Daily News Archive
Strikes Deal To Cancel Bird-Killing Pesticide, Allows Use to Continue
for Two More Seasons
(April 21, 2003) On April 15, the U.S. Environmental Protection Agency (EPA) published an announcement that the maker of the controversial organophosphate pesticide fenthion has requested a voluntarily cancellation of the product as of July 1, 2004. Under the agreement struck with EPA, the manufacturer, Bayer Environmental Science, will be allowed to sell the product until November 30, 2004. Produced under the brand name Baytex, Bayer will issue new label instructions for the next two seasons which EPA says will mitigate risks for avian exposure and the threat to endangered species. The pesticide is currently registered primarily for adult mosquito control in two Florida counties. The phase-out agreement comes after much-publicized incidents of massive bird kills on Marcos Island off the Florida coast and the subsequent investigations and lawsuits. EPA states, "Fenthion is extremely hazardous, especially to birds and aquatic invertebrates."
The massive bird deaths were documented in 1998 and sparked a lawsuit under the Migratory Bird Treaty Act (MBTA) and the Endangered Species Act (ESA). As reported in the October 29, 2002 edition of the Daily News, the lawsuit, which was filed in federal district court by Defenders of Wildlife, American Bird Conservancy, and Florida Wildlife Federation, charges EPA with violating ESA and MBTA in its registration of the pesticide fenthion. Fenthion has been documented to cause severe ecological impacts and is exceptionally toxic to birds. The pesticide is also under investigation by the U.S. Fish and Wildlife Service and the U.S. Attorney General.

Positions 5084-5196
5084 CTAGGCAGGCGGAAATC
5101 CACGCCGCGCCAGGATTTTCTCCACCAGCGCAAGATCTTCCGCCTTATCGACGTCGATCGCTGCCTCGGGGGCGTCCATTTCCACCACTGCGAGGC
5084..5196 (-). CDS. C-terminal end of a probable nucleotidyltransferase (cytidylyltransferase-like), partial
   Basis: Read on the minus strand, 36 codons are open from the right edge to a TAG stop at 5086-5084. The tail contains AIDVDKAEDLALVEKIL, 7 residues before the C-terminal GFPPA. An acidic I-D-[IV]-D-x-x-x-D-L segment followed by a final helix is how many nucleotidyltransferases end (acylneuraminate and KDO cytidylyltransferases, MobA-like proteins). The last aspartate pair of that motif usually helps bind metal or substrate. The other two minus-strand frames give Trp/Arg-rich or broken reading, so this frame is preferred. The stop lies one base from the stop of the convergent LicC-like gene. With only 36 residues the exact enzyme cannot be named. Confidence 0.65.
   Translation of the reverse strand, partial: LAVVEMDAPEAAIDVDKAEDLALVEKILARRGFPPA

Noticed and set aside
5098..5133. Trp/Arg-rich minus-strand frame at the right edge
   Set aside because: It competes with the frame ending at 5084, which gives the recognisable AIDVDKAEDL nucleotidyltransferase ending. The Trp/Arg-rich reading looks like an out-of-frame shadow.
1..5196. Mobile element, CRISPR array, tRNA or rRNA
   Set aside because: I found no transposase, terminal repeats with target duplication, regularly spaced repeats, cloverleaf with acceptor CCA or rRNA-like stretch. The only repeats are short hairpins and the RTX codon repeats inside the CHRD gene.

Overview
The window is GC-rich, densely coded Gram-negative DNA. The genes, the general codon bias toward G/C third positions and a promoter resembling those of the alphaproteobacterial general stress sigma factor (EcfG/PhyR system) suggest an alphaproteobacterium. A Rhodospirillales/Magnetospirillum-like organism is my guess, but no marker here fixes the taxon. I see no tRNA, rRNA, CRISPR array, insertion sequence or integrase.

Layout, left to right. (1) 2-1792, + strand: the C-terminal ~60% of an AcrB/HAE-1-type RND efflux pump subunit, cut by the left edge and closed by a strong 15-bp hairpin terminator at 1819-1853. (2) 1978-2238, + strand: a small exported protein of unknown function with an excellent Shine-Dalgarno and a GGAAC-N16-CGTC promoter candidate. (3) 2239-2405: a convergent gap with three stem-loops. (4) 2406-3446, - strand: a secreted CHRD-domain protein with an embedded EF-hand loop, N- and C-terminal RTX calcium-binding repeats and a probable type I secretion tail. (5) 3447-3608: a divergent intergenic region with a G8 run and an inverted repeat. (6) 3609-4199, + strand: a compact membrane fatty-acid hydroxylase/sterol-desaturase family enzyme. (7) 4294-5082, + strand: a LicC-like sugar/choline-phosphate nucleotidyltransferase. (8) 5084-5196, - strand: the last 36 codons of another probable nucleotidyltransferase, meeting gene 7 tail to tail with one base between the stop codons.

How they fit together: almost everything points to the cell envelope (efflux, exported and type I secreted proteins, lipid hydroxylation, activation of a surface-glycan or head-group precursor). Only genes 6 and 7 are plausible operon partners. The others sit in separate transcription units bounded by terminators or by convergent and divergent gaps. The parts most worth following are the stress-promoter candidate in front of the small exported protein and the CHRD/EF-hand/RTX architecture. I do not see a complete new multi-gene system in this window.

Marcos Island has long been a haven for migratory and endangered birds and those that go there to watch the birds in their majesty.
Environmentalists hail the measure as long overdue, but question the continuing pattern of EPA deals that allow known deadly or hazardous chemicals to remain on the market for extended periods during a phase-out, with no warning to the public. According to EPA, Bayer will take back all unopened fenthion products returned to the company by December 31, 2004.
The cancellation comes as no surprise to some who have been following the pesticide's reregistration process. "This chemical has very few remaining uses and a very narrow market," said Beyond Pesticides Project Coordinator, Jessica Lunsford. Manufacturers often cite economic reasons for cancelling highly toxic and controversial pesticides that have been identified by EPA as targets for cancellation.
EPA will soon publish a Federal Register notice inviting public comment on the proposed cancellation of all uses of fenthion. Environmentalists still worry that another manufacturer may decide to undertake the required testing and attempt to reregister fenthion.